The sound and the Führer

Mailer takes on young Adolf
By PETER KEOUGH  |  January 31, 2007

FIRST PERSON: The author’s theories of Good and Evil may not always convince, but his rollicking, ribald, grave-reeking voice does.
Having taken on such larger-than-life figures as Marilyn Monroe, Gary Gilmore, Pablo Picasso, Jesus Christ, and, of course, Norman Mailer, Norman Mailer now essays “the most mysterious human being of the century,” Adolf Hitler. What to say about this incarnation of evil about whom so much already has been written? (The Castle in the Forest’s bibliography runs seven pages and ranges from Paradise Lost to Eva Crane’s The World History of Beekeeping and Honey Hunting.) What perspective, what muse, what voice could one summon?

Mailer finesses his old ambivalence between the first- and third-person point of view by concocting a kind of first-person omniscient narrator. “Dieter,” who also goes by the suggestive initials “D.T.,” is a sardonic, cynical, Rabelaisian “member of a matchless Intelligence group.” Not the CIA of Harlot’s Ghost; more like the SS. Heinrich Himmler, it seems, had a theory of greatness. It lay in incest, which compounds both good and bad hereditary tendencies, creating gods or monsters, or one in the same. Could the Führer, the greatest of all men, have such Blutschande in his background?

As one of Himmler’s agents, Dieter investigates Hitler’s dicy genealogy. He dismisses straight off the canard that Adolf’s grandfather was a Jew. Instead, he determines that Hitler’s mother, Klara, was the offspring of Alois and Alois’s sister. No wonder Adolf only had one testicle!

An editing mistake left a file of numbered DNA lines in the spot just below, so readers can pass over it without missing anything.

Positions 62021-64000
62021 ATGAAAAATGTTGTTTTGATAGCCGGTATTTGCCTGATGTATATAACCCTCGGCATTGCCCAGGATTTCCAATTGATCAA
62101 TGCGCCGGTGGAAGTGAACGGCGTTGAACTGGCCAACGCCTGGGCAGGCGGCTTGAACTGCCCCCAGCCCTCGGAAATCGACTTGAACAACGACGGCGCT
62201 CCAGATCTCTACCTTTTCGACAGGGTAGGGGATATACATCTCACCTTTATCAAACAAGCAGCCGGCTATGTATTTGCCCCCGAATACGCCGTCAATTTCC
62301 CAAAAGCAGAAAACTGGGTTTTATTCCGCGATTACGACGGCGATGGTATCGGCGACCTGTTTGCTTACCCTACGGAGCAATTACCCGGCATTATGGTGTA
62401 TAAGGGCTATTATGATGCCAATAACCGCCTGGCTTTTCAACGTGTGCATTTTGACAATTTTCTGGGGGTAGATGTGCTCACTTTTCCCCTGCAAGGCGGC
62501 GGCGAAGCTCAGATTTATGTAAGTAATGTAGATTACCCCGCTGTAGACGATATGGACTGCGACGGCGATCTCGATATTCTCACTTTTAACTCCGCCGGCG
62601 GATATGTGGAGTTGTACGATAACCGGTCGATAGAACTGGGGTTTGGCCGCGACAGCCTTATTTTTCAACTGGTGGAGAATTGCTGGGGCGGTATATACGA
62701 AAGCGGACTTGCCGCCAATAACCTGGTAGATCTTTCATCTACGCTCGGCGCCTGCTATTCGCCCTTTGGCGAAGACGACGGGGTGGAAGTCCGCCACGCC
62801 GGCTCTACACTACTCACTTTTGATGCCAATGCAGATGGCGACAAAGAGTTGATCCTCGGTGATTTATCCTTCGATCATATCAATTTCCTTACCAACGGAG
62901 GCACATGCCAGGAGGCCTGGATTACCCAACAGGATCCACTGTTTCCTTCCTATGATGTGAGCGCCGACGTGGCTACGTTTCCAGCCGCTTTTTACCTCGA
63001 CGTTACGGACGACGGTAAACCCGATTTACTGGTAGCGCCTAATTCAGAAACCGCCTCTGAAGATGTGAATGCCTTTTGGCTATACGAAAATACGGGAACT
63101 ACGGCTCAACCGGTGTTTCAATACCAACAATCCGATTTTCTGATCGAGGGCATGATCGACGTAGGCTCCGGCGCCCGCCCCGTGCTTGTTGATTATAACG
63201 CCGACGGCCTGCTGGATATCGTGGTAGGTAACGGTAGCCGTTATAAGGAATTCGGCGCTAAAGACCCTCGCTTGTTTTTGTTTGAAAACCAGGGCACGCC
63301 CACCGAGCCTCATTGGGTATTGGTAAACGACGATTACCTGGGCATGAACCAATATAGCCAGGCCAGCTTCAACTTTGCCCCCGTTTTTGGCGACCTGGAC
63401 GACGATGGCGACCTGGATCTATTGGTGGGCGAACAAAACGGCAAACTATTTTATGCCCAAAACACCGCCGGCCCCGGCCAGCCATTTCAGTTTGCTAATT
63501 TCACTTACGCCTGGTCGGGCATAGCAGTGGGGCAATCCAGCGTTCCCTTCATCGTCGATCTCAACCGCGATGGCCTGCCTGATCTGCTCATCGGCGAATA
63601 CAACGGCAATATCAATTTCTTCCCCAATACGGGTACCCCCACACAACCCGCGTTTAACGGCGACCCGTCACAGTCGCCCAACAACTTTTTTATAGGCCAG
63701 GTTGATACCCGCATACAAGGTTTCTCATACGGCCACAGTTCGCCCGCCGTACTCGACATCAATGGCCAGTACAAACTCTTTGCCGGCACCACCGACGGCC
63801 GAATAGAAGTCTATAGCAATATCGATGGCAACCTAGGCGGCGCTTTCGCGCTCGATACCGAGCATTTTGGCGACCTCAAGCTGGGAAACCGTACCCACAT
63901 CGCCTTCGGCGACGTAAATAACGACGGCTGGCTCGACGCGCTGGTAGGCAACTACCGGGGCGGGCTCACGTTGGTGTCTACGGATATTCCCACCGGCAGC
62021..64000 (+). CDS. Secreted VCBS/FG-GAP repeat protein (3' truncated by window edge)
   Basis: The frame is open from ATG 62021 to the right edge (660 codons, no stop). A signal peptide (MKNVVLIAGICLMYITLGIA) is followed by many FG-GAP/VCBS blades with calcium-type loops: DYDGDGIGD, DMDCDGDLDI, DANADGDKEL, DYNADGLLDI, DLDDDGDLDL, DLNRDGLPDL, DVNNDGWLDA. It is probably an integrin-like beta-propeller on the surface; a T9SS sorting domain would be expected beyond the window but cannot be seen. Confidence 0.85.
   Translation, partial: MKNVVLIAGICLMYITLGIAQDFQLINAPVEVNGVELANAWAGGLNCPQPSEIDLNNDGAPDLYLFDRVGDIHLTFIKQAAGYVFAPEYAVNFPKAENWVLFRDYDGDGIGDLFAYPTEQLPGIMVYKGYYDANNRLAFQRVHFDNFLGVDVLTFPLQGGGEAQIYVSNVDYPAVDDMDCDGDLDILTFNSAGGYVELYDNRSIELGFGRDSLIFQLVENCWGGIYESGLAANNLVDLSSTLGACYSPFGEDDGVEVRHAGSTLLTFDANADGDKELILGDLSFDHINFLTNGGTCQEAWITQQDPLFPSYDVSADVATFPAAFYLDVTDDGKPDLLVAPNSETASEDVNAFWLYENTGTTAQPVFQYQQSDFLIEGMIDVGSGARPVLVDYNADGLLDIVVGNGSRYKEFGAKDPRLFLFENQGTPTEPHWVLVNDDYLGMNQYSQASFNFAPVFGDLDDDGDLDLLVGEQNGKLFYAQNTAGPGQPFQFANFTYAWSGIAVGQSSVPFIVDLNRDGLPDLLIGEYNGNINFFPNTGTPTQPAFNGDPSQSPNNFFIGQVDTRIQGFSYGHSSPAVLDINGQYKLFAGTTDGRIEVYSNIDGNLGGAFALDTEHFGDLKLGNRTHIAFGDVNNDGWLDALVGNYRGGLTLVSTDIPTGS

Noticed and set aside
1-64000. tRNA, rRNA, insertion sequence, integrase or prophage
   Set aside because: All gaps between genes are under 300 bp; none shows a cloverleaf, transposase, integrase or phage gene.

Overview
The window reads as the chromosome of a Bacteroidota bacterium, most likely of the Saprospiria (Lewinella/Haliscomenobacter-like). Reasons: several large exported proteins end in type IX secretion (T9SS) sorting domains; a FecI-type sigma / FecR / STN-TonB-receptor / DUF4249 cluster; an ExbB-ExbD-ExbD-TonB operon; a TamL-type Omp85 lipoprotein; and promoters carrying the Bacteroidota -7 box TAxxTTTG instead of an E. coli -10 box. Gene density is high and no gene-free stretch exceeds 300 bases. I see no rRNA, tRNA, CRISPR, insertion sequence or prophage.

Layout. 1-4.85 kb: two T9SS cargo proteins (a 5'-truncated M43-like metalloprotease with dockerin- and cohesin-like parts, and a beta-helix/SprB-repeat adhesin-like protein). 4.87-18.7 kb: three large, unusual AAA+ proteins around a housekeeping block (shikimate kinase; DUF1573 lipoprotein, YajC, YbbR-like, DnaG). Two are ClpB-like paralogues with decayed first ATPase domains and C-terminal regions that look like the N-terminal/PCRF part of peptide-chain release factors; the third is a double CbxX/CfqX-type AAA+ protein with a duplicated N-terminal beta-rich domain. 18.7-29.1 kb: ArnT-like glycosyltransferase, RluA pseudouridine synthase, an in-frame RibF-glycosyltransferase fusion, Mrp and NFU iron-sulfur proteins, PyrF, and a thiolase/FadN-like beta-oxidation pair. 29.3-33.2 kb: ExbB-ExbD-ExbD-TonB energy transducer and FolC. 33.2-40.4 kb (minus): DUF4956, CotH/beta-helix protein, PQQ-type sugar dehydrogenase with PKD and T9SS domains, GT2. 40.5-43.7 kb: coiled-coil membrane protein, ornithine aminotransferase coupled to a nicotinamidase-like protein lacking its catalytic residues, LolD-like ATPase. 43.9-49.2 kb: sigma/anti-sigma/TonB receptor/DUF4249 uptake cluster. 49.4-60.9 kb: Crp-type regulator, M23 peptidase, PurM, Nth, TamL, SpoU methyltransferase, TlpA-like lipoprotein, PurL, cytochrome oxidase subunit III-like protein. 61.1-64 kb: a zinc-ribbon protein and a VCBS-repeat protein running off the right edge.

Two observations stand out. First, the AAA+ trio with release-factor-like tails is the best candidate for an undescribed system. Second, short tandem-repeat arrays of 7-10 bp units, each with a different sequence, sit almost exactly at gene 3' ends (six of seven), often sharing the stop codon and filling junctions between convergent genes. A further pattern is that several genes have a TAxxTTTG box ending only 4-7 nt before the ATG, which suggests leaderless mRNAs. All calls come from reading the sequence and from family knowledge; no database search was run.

The Castle in the Forest is, then, as much about the father as about the son. And what a fascinating mediocrity (the banality of evil, or evil’s instrument, need not be boring), as he plows his side whiskers through three wives, innumerable mistresses, several tiers of the Austrian civil service, at least seven children, and a few beehives, ending his life a consummate, brutish bourgeois and, in his own words, a “fine fellow.”

Needless to say, young Adi didn’t agree. But we don’t even get to his diabolical conception until page 68, and when the book leaves off, he’s just an anal, idle, nascently megalomaniacal but not yet anti-Semitic little shit of 13. We learn how his beloved mother cleaned his asshole, how he organized war games with the local kids, how he was initiated into something dank and demonic by a hermit in the woods, how his experiments in masturbation inspired his toothbrush moustache. Unremarkable, and yet . . .

For one thing, he has Dieter as a narrator, and Mailer’s assurance that devils and angels involve themselves in every aspect of human existence, especially when it comes to death and procreation. The theories of Good and Evil, God and Satan, history and fiction, don’t always convince, but the Mittel-Europaisch melodrama, with its Grimm-like uncanniness and the author’s rollicking, ribald, grave-reeking voice, does. And though Mailer’s effusiveness can get tangled in mixed metaphors (“The stench of a baby born to die in its first weeks of life settled into Klara’s nose as if her nostrils were another limb of memory”), there are also eloquent passages like this one about a dying dog: “Luther now looked like a young dog again, and some indefinable self-esteem had returned as if he had always been more beautiful than anyone had realized, and could have become a great warrior if it had been asked of him. . . . ”

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